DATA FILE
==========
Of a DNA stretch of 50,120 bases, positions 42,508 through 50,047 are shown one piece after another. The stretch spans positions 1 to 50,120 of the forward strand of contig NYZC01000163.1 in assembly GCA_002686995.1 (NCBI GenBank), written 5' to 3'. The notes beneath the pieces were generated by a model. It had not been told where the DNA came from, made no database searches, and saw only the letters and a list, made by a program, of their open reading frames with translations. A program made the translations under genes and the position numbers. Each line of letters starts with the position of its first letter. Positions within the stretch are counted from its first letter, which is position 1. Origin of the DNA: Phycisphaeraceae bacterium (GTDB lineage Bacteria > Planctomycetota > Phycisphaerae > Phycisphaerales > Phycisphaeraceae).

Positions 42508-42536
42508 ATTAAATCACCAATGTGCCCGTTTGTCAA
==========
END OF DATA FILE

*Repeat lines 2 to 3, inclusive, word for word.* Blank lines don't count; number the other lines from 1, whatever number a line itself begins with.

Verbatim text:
Positions 42508-42536
42508 ATTAAATCACCAATGTGCCCGTTTGTCAA